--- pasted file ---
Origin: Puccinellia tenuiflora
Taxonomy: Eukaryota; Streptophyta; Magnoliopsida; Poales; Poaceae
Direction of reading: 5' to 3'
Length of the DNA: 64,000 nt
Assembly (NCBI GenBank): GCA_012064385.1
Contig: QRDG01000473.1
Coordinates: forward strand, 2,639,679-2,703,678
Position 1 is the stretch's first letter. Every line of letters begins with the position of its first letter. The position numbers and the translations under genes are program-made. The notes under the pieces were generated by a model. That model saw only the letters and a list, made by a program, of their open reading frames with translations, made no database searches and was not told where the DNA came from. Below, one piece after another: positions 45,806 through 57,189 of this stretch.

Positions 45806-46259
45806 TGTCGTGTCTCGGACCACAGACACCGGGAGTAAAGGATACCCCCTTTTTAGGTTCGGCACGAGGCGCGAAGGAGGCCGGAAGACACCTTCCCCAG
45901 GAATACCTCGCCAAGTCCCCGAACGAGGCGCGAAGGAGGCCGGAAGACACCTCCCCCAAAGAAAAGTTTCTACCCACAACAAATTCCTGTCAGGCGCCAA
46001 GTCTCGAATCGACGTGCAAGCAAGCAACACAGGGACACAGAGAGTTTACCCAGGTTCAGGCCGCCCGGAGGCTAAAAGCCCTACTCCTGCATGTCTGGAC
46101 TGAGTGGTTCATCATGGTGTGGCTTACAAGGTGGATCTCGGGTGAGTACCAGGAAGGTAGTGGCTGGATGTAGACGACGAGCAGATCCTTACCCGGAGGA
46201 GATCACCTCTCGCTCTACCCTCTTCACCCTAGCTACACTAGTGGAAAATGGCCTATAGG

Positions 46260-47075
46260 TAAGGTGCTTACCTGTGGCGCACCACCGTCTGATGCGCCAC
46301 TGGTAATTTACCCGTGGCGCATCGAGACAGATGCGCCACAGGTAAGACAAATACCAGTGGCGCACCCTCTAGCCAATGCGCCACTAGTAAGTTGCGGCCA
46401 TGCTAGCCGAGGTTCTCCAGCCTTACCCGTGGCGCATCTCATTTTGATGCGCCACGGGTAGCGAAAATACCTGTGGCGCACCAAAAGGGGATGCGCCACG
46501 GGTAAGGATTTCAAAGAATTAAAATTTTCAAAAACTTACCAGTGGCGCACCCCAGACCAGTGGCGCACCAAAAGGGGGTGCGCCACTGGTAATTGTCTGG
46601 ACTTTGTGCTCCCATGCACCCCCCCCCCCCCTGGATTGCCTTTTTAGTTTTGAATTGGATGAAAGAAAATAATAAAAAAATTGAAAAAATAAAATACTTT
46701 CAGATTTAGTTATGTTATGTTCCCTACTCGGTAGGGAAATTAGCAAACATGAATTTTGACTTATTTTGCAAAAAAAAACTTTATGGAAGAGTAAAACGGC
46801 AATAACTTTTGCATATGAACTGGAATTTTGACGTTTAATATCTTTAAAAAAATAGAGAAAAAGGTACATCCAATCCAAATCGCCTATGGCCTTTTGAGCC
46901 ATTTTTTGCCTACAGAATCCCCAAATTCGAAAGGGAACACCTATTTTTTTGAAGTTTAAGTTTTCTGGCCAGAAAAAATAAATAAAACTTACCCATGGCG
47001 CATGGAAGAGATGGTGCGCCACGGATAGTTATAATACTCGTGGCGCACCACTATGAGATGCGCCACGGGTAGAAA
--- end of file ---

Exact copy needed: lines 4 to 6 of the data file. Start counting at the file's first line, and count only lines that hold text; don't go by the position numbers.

Length of the DNA: 64,000 nt
Assembly (NCBI GenBank): GCA_012064385.1
Contig: QRDG01000473.1